Results 1 to 12 of 12
  1. #1
    Join Date
    Aug 2003
    Posts
    20

    Question Career Switch - School Advice

    Okay, I need some advice from the Database experts out there.

    I know Access 2000, and love making forms, reports etc. I use the GUI for the queries so I know I need to pick up some SQL etc language.

    I'm interested in either doing DBA work or being an applications developer using VB Net or Oracle Developer etc. My plan of attack is to go back to school for night classes to fill in all the holes about computers and IT that I missed (I learned about computers on the job, and there's still lots I don't know...like programming with Java, VB, C++).

    I also found some classes I can take to help me pass Oracle tests to get the Oracle Developer Professional Certificate.

    Does this sound reasonable/do-able? I'm giving myself a 2 yr timeline, seeing as I have a wife and two young kids, so I have to do night classes and also need to see my family!

    Any advice in general about Oracle vs SQL Server? Is one used more for certain applications than others, or are they competing for the same clients?

    ANY HELP is greatly appreciated, as I am feeling my way in the dark to start a new career but not really sure who to talk to.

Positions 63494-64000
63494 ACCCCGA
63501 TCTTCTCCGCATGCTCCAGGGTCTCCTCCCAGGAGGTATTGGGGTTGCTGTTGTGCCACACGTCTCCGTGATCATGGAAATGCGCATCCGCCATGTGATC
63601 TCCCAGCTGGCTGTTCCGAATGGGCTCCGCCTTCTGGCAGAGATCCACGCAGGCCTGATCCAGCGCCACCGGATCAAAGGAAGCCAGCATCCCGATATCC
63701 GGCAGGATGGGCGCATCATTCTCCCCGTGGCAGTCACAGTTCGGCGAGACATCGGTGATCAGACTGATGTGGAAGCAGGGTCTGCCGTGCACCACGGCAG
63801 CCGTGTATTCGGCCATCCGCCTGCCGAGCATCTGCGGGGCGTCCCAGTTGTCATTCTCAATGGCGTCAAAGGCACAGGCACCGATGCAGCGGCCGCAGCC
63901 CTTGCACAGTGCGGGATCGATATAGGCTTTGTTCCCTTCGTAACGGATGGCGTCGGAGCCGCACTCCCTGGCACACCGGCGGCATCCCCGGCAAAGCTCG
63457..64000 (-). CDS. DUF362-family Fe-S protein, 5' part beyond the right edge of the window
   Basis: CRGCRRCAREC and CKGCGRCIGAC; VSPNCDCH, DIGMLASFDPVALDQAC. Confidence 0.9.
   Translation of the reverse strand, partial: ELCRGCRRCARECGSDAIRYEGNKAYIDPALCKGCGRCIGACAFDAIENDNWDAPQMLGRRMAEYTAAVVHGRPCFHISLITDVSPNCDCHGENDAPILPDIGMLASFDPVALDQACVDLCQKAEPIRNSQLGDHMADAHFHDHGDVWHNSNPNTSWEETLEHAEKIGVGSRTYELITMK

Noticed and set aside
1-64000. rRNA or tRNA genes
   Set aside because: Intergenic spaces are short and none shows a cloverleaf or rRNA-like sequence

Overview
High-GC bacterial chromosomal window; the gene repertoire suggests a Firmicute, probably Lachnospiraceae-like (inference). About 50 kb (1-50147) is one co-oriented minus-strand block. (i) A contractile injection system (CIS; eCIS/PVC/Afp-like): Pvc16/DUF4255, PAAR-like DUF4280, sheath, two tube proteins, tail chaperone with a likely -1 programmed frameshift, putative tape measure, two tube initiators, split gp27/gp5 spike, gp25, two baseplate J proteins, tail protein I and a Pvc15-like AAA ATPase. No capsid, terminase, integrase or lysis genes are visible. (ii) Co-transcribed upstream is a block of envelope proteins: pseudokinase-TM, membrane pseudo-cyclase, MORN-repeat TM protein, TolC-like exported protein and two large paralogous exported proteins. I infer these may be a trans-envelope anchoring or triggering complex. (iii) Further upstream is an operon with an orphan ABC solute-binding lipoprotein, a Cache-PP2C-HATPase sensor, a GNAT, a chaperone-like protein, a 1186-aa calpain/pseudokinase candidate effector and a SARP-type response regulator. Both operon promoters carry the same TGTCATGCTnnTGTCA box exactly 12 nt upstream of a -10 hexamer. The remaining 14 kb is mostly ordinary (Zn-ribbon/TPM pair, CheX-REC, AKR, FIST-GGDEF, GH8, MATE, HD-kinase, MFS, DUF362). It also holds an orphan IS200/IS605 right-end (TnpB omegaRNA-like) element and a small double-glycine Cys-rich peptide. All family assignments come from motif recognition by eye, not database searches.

Thank you!
    Dante

  2. #2
    Join Date
    Feb 2004
    Location
    In front of the computer
    Posts
    15,579
    Just an observation, but a DBA has a very different perspective than the average application developer. A DBA has to think in terms of the data "universe", while the application developer rarely thinks beyond the current recordSet (or equivilent), and often not beyond the current row. There are people who can successfully make this mind-switch, but they are rather rare.

    As a general rule, Oracle is used in larger shops with more formalized development structures. There are usually less opportunities to do RAD-like "fun stuff" in Oracle shops than in comparable Microsoft SQL Server shops.

    Without a lot more insight into what you already know, what you want to do, and the educational opportunities available, I can't offer any detailed insight. You plan sounds reasonable, but I can't say that with any real authority.

    -PatP

  3. #3
    Join Date
    Oct 2003
    Posts
    706
    I suggest that instead of going back to school for more education, you should instead seek out your education where you found it the first time: on the job. I also suggest that a great deal of the information and know-how that you seek is really right there, in that very computer you are using now.